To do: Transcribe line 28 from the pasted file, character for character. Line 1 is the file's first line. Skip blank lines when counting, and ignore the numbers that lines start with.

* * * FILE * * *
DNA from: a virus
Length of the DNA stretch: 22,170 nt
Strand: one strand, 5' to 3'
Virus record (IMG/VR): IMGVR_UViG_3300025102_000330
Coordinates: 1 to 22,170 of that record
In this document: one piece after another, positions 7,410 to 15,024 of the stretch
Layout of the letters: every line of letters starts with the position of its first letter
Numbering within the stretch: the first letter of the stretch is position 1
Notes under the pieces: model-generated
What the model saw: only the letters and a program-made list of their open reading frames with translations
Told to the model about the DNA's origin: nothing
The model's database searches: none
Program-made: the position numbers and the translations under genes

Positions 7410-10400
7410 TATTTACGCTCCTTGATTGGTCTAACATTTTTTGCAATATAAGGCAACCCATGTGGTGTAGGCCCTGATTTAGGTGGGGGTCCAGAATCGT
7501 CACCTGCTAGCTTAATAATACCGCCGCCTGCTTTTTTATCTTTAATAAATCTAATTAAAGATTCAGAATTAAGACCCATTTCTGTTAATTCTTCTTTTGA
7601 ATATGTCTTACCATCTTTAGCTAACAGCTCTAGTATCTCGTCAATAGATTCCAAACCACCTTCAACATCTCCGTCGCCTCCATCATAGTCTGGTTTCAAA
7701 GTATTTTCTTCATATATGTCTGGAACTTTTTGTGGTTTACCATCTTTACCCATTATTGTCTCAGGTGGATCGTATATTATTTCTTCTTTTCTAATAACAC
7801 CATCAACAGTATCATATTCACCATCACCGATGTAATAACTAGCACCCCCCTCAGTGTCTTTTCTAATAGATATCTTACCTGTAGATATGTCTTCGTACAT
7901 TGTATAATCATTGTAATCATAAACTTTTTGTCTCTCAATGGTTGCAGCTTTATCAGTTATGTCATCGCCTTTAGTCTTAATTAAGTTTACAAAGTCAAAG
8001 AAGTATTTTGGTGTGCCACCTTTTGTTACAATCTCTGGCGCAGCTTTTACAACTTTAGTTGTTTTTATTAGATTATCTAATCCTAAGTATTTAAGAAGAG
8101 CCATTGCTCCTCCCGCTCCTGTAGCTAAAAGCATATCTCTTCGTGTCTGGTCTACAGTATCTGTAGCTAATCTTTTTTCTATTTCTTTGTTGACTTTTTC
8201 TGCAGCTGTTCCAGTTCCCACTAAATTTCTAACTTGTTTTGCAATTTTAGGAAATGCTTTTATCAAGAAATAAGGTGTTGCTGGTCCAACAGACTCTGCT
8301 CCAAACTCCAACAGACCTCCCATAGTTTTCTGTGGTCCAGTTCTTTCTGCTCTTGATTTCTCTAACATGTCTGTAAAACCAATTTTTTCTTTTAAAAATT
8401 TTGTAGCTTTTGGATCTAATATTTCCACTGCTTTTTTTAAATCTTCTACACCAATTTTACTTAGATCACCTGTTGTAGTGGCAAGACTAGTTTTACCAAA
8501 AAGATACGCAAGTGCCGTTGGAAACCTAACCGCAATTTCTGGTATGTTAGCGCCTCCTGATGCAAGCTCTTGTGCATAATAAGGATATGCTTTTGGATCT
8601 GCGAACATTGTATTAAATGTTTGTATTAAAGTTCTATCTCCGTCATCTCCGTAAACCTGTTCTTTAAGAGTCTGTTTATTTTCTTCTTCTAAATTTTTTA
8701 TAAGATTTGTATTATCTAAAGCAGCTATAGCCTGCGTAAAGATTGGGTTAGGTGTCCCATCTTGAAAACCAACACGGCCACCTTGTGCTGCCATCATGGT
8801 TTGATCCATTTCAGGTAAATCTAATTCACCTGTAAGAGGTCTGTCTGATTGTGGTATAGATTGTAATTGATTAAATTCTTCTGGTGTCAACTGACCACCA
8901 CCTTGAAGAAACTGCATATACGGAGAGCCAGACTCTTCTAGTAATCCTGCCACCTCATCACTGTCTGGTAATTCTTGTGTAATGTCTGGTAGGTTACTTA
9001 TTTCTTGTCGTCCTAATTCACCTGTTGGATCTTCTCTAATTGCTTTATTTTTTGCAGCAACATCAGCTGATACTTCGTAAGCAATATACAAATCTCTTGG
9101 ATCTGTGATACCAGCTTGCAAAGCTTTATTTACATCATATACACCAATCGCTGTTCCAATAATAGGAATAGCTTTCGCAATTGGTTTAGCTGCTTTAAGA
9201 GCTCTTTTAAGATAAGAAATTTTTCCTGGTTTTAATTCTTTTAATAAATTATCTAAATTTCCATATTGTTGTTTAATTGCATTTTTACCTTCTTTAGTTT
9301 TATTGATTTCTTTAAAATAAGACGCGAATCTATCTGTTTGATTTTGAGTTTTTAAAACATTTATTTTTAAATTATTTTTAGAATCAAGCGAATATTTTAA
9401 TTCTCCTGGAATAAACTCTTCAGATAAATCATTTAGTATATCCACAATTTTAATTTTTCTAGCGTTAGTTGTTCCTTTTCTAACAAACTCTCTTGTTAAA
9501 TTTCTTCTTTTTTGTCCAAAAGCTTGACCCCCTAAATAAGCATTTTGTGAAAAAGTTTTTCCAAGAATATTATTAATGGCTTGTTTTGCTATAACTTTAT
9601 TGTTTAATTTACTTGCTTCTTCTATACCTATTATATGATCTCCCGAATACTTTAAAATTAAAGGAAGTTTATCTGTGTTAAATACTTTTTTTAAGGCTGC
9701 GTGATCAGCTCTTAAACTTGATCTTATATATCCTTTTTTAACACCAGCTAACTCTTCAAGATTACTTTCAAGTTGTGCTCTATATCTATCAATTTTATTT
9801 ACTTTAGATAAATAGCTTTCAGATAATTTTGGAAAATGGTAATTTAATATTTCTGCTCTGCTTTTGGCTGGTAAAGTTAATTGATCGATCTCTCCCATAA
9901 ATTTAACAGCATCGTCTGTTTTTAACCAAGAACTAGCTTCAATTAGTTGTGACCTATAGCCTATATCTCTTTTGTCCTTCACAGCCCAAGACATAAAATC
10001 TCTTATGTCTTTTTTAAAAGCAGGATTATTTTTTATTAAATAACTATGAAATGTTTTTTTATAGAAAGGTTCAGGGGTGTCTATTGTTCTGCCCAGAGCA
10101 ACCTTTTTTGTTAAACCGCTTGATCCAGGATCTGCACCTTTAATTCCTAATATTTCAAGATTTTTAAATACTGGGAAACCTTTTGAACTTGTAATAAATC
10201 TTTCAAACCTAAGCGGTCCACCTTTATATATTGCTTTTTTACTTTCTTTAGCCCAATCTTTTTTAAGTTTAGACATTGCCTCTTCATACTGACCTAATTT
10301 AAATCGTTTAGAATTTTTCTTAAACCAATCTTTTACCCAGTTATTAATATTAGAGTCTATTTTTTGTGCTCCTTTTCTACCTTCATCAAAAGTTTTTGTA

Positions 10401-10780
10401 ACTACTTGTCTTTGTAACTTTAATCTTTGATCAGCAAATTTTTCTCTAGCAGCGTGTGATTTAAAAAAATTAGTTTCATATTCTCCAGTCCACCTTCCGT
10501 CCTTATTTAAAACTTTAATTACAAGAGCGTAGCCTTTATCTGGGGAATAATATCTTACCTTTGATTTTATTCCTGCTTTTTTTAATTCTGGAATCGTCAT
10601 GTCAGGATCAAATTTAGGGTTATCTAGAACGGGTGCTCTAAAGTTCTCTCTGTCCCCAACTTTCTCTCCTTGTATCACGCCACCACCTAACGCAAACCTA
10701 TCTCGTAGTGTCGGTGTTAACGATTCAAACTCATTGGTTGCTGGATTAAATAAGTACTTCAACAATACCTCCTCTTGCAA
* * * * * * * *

8701 TAAGATTTGTATTATCTAAAGCAGCTATAGCCTGCGTAAAGATTGGGTTAGGTGTCCCATCTTGAAAACCAACACGGCCACCTTGTGCTGCCATCATGGT